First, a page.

Open Collections

UBC Theses and Dissertations

UBC Theses Logo

UBC Theses and Dissertations

Studies on sperm histones in amphibia and chondrichthyes Bols, Niels Christian 1972

Your browser doesn't seem to have a PDF viewer, please download the PDF to view this item.

Item Metadata

Download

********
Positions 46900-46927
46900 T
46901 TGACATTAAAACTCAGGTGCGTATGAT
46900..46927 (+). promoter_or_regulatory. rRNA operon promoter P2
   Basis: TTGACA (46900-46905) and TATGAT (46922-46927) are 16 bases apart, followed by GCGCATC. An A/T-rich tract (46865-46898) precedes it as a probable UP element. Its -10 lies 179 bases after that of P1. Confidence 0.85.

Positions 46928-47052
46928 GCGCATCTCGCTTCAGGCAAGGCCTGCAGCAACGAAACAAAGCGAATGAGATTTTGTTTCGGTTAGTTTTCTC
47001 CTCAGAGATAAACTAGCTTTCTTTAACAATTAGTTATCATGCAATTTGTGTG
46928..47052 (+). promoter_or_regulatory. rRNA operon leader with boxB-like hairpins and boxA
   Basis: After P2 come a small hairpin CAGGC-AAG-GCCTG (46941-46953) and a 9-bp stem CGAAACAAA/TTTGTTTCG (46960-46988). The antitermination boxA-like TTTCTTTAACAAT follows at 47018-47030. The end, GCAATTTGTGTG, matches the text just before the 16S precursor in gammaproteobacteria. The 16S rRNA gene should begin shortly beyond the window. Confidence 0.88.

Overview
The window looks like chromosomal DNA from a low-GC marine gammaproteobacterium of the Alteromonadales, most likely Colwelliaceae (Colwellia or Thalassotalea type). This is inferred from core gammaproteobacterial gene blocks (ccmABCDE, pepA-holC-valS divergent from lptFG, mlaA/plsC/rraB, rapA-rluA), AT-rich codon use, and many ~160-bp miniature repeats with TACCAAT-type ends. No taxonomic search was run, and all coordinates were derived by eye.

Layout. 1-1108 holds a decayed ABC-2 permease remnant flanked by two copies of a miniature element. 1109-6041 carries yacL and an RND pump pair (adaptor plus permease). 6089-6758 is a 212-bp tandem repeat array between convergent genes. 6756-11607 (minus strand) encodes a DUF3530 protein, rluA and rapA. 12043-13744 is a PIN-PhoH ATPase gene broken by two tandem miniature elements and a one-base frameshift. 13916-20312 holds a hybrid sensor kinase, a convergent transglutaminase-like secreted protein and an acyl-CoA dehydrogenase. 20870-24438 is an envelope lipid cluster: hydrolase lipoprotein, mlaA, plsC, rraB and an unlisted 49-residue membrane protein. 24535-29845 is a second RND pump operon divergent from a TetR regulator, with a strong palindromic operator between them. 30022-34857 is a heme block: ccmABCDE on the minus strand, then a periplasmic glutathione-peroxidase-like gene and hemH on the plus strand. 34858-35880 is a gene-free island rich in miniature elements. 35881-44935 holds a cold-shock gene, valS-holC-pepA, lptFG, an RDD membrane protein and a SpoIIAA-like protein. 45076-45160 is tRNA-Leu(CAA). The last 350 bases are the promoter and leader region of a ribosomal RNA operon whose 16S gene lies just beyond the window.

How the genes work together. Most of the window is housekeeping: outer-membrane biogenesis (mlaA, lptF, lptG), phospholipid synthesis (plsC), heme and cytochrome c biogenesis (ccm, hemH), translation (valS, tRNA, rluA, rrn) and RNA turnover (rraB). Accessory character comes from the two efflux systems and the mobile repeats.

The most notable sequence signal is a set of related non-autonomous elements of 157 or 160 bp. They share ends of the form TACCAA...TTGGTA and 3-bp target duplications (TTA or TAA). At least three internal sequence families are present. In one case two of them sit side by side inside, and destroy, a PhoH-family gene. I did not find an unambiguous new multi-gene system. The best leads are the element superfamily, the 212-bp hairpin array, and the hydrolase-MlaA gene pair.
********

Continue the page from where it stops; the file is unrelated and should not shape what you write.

Media
831-UBC_1972_A6_7 B64_7.pdf [ 11.21MB ]
Metadata
JSON: 831-1.0101642.json
JSON-LD: 831-1.0101642-ld.json
RDF/XML (Pretty): 831-1.0101642-rdf.xml
RDF/JSON: 831-1.0101642-rdf.json
Turtle: 831-1.0101642-turtle.txt
N-Triples: 831-1.0101642-rdf-ntriples.txt
Original Record: 831-1.0101642-source.json
Full Text
831-1.0101642-fulltext.txt
Citation
831-1.0101642.ris

Full Text